I said a couple of years ago to someone “you know, we’re in a golden era of Rugby right now”.  And we were, and I hope we still are!

It’s been an amazing ride to be on and I didn’t realise until today quite how important McCaw has been to my own enjoyment of the game. He didn’t just sneak the ball out of the ruck. He sneakily led us all along on a great journey with a climatic end at Twickenham. I was very honoured to see the All Blacks play a few weeks earlier at Olympic Stadium in London. I’m very glad I did, especially now.

Thank you is what to say to Richie McCaw. Every leader can take so much from you, including things we don’t even understand yet, but the results of your leadership are there for us all to revel in. Achievements that will go down in history. And the best Rugby ever!


A lap for the team

The Taupo Great Lake Relay is a 155 kilometre running relay.  There’s 18 legs (and aching legs at the end) with hills up and down, flats, dangerous cliff runs, heat, exhaustion, pulled muscles and lots of fun. When our work team went over the finish line the DJ said we’d been supporting the event for at least twelve years.

You need a team to get all the way round.
Lake Taupo is big – you need a team to get all the way round.

I don’t think that there was anybody there from that first team – in fact every year the team is different, but for the three years I’ve participated, I’ve felt the same enthusiasm, connection and commitment.

I’ve run plenty of team building and development sessions and one of the issues which always comes up is “what do we do now that Sarah has gone?”, or Lance has joined?

Should we start all over again and do a new charter, vision and values or what? And what of the cynics who say that the team building is artificial anyway and not necessarily relevant to the work?

A event like the relay this weekend teaches us quite a bit about the process of team building.

You need a goal. All members have a role and if you remember the goal, you should find that part to play that suits – no passengers on board. Flexibility is important – a support person took a leg of the relay today on account of an injury – perfect! it doesn’t matter if you haven’t been there before – others have, go with the flow but new ideas are welcome and expected.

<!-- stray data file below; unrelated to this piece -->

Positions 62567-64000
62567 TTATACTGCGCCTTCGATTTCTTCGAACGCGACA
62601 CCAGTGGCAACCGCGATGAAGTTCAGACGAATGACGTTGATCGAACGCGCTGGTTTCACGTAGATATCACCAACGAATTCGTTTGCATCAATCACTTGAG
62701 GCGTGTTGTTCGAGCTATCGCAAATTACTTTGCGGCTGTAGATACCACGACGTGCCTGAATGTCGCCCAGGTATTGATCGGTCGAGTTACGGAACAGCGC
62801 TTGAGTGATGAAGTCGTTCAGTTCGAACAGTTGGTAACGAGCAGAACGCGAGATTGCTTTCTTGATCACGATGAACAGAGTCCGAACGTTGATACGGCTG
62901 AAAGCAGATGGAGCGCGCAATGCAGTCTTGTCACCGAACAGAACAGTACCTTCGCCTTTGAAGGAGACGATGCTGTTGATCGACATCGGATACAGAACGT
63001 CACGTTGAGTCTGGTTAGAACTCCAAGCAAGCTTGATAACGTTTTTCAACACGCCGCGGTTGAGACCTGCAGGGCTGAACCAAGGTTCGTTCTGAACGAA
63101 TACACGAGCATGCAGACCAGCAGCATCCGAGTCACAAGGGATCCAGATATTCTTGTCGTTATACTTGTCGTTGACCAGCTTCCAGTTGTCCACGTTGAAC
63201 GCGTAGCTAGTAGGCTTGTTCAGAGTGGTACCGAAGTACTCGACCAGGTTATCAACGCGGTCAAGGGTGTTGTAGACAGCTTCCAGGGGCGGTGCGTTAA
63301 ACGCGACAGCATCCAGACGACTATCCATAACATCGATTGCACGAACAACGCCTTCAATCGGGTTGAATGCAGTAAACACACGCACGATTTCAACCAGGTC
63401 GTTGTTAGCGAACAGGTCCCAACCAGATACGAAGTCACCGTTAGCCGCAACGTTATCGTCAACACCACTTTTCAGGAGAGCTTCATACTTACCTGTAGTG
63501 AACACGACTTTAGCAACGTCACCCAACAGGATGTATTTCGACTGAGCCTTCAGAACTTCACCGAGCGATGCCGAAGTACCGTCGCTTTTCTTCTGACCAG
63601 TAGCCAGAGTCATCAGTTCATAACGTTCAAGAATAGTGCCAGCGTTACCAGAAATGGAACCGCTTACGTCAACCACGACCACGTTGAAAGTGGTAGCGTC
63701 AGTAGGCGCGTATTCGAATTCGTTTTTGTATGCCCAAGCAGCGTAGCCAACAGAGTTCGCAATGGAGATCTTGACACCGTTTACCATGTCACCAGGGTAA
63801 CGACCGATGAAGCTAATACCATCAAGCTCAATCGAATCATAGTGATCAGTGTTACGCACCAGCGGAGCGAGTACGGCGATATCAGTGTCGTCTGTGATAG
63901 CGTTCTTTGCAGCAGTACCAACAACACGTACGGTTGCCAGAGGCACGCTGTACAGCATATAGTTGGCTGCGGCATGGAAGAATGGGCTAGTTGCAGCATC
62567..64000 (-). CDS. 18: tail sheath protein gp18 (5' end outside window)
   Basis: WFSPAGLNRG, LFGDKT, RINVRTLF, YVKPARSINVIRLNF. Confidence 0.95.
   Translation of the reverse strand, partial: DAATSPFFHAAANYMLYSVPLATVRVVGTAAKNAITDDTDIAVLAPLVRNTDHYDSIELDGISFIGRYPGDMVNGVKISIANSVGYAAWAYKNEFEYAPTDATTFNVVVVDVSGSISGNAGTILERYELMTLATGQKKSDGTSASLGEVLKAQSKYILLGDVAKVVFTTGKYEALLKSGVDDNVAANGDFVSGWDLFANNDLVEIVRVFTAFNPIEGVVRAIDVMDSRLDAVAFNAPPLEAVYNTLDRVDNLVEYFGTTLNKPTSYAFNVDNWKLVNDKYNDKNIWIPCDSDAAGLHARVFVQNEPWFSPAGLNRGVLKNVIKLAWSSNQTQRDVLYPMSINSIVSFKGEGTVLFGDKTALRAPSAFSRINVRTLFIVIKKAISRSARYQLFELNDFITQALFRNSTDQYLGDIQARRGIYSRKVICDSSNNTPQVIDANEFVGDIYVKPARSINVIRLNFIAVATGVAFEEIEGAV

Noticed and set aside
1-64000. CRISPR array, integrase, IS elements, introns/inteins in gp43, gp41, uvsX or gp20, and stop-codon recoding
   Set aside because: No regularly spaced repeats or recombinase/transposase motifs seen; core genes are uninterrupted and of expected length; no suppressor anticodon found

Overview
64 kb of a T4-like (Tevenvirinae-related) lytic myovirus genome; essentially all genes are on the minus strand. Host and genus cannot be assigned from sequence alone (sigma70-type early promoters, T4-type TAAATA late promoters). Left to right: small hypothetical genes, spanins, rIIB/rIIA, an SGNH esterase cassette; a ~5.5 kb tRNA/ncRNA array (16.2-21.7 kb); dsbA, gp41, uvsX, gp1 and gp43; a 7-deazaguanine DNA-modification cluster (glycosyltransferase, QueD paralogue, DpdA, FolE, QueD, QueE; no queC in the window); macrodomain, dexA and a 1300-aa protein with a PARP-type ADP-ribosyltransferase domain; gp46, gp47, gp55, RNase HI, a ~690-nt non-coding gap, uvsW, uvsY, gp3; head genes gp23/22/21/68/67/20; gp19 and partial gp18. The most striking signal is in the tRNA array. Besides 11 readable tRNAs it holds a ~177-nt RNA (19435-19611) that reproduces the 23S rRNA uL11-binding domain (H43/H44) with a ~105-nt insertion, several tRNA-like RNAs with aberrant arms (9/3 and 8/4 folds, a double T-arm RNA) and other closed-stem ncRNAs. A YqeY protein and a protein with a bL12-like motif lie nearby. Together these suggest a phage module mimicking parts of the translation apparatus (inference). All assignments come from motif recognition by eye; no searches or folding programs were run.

I bet if someone from the team twelve years ago had come along and checked us out, it would be much the same experience that they had all those years ago.

They’d be welcome, just like the newbies were today, and we’d find a role no doubt.

So if you’re new to the team, watch, think about the purpose but get in a do something for the team.  Before you know it you’ll realise you are the team. That’s team building.


Tender men

My favourite All Black and one who has usually not failed to provide success for me in the “score a try” bet is Mils Muliaina. It seemed like half the country were concerned about who the number 15 should be and how obvious to everyone that it had to be the new younger Israel Dagg and not the vastly experienced but apparently aging Mils (oh to be 31!). Check him out here on the All Blacks site – his rugby career is truly impressive. You’ll also learn that his real name is Malili.

When All Black coach Graham Henry selected Dagg ahead of Mils he described it as one of the hardest and most emotional decisions of his coaching career.  Henry has been involved through much of Mils’ first class career and in that moment we caught a glimpse of tenderness and compassion in leadership, so often put to one side. After all this is Rugby,

The photo here catches the mood perfectly.  It shows the wonderful leadership relationship between an older mentor and a younger high performing and deeply respectful mentee. I can feel the pain for them both.

Mils for his part (I hope no-one minds me calling him by his first name even though I’ve never met him) said that all he wanted is for the All Blacks to win. He would happily do that from the field, the bench or the stands.  Amazing maturity and team commitment.

Whether he gets to 100 test caps or not, he’s an inspiration for leaders and teams everywhere. And Henry, for showing his tenderness showed why you never ever hear of dissention in the All Blacks these days. Honest, caring and driven. That’s a recipe for success. We saw that all come together with the best rugby skills on the planet on Saturday.

Go the All Blacks!

Go tender men everywhere.